The other four episodes are all revenge tales, each with Redford cast as an arrogant hothead. And they are more typical of the massive number of Western TV shows during the 1950s and ’60s, a bit stiff and clichéd, as opposed to the realistic characterizations found in such top-of-the-line series as “Gunsmoke,” “Wagon Train,” “Bonanza” and, yes, “The Virginian.”
“The Deputy” episode, “The Last Gunfight,” with Henry Fonda narrating and appearing in just the opening and closing moments, has Redford as a bullying tough guy determined to prove himself the fastest draw. He is eventually pulled into a competition with a gunslinger (Paul Clarke) as they both attempt to provoke a reformed gunfighter-turned-storekeeper (Charles McGraw) into a showdown. Despite the show’s obvious limitations, Redford is very good and the episode’s climax offers a nice, if abrupt, ironic twist.
The episode of “Whispering Smith” is “The Grudge,” with Redford as a reluctant gunman pushed to be a crack shot by his mother (June Walker), who is blinded by a misguided obsession for revenge against lawman Smith (Murphy), who killed her outlaw husband. A sister (Gloria Talbott) is also in on the scheme as they set up Smith for a frame job, then ultimately lure him into the inevitable Main Street showdown. Again, Redford is nuanced and rises above others in the cast, though Murphy’s natural charisma is also in evidence.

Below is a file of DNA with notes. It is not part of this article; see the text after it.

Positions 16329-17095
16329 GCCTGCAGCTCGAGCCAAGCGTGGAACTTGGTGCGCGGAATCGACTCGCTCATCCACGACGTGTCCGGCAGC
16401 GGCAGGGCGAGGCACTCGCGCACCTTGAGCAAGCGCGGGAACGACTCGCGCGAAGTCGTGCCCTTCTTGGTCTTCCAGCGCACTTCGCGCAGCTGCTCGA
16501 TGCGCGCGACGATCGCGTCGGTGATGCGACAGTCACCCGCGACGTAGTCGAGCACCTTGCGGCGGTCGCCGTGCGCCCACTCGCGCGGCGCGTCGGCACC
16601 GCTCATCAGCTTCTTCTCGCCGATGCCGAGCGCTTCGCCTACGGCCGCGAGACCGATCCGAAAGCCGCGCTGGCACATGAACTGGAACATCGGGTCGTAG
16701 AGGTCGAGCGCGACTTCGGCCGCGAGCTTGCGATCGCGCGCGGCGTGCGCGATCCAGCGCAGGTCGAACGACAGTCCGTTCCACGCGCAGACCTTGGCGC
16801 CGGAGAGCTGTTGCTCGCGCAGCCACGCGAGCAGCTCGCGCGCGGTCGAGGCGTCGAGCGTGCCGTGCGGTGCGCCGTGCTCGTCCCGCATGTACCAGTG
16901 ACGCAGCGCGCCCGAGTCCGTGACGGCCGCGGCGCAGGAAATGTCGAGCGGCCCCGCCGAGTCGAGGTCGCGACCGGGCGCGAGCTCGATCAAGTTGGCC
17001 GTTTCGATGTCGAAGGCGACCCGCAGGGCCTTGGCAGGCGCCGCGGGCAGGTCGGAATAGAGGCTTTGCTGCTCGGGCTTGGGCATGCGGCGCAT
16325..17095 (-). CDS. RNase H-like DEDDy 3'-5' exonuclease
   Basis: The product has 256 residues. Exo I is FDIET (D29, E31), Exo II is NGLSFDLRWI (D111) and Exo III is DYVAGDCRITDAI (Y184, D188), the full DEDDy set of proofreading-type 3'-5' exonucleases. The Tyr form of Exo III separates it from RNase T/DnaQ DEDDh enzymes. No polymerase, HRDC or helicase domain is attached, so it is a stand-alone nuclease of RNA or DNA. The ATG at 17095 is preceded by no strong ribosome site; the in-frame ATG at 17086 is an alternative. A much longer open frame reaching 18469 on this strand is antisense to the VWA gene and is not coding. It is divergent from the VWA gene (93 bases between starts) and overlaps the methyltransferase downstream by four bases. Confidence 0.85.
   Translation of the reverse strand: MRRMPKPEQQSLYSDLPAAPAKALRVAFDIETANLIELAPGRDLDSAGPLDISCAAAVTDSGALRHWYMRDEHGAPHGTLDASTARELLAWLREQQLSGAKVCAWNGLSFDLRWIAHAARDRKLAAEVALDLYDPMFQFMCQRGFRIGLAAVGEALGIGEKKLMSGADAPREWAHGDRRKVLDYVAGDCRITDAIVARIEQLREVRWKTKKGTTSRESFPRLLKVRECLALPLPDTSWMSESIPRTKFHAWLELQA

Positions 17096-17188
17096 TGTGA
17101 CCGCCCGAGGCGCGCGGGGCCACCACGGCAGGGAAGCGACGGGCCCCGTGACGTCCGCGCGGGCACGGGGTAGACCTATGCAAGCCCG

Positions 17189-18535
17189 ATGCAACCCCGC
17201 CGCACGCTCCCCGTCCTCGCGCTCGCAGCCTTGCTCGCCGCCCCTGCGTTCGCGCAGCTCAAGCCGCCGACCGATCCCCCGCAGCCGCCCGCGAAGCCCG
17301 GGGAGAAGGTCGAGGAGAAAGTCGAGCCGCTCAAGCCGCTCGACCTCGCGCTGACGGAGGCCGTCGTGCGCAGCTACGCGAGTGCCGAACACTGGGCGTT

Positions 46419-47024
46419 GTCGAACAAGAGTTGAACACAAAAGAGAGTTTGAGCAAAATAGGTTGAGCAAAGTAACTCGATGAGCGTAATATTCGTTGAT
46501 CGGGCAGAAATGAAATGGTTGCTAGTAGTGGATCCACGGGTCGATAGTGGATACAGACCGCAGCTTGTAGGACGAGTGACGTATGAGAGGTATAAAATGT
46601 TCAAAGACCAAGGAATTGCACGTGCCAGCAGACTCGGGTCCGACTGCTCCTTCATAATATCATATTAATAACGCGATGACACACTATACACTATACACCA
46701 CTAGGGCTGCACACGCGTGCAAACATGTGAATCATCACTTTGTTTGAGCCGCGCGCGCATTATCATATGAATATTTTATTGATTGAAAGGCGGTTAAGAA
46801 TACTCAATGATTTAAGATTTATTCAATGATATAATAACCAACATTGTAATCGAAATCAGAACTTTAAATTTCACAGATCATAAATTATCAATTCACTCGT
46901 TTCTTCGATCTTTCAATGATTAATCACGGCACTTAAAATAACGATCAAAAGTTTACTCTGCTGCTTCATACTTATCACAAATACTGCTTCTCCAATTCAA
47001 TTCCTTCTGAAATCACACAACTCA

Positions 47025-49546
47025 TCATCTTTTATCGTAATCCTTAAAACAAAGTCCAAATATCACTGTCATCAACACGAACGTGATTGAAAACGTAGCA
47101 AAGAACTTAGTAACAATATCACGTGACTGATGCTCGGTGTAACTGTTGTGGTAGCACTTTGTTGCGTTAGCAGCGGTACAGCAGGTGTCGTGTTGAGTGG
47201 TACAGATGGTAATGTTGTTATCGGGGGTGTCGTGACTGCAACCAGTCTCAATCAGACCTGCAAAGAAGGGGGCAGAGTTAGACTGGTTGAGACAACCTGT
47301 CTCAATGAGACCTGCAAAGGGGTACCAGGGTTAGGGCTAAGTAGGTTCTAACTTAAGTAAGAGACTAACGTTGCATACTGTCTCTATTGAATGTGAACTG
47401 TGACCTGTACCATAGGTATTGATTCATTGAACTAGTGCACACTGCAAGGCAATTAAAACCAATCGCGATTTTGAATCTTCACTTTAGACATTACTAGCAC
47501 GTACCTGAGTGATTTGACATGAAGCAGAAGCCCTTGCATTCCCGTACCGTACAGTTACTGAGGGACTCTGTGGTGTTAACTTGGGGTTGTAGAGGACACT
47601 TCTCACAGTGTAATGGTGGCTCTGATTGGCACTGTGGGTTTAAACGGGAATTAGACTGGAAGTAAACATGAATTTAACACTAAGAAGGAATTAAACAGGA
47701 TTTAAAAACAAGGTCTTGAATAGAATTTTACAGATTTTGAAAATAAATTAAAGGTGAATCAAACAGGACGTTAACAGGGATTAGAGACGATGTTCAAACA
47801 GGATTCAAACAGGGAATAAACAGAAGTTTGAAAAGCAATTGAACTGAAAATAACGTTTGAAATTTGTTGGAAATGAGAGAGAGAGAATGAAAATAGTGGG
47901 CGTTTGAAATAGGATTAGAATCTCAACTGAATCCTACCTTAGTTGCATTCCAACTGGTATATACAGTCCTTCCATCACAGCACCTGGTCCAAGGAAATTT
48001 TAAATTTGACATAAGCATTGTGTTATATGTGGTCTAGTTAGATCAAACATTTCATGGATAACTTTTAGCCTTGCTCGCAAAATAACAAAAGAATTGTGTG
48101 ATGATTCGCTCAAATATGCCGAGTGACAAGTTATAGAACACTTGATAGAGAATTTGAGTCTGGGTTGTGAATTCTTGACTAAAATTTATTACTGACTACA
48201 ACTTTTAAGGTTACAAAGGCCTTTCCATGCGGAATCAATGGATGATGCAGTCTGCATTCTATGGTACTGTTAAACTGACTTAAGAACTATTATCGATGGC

The two episodes of “Tate” have Redford in decidedly smaller roles.
In “The Bounty Hunter,” Redford is shot and killed in the first five minutes after confronting Tate (McLean) with the mistaken notion that he killed his father. (An unrecognizable Robert Culp in heavy character makeup is also in this episode, along with future Oscar-winner Louise Fletcher.)
And in “Comanche Scalps,” Redford doesn’t show up until the last five minutes. Tate’s old friend, now a stone-cold killer (Frank Overton) has been away from his home for two years, but he sees red when he learns that his brother (Redford) has married his girl. In this one Redford has a hothead moment, but in the end takes the pacifistic route, refusing to fight his own brother. (Leonard Nimoy steals the show as a Comanche raider.)
Hey, if you’re a Redford fan and can’t wait for his next big-screen appearance (“The Company You Keep” is on the way but has no firm date yet), these early shows may sate your appetite.
And let’s hope it begins a trend. I’d love to see at set of Robert Duvall's or Gene Hackman’s early TV appearances, among others.
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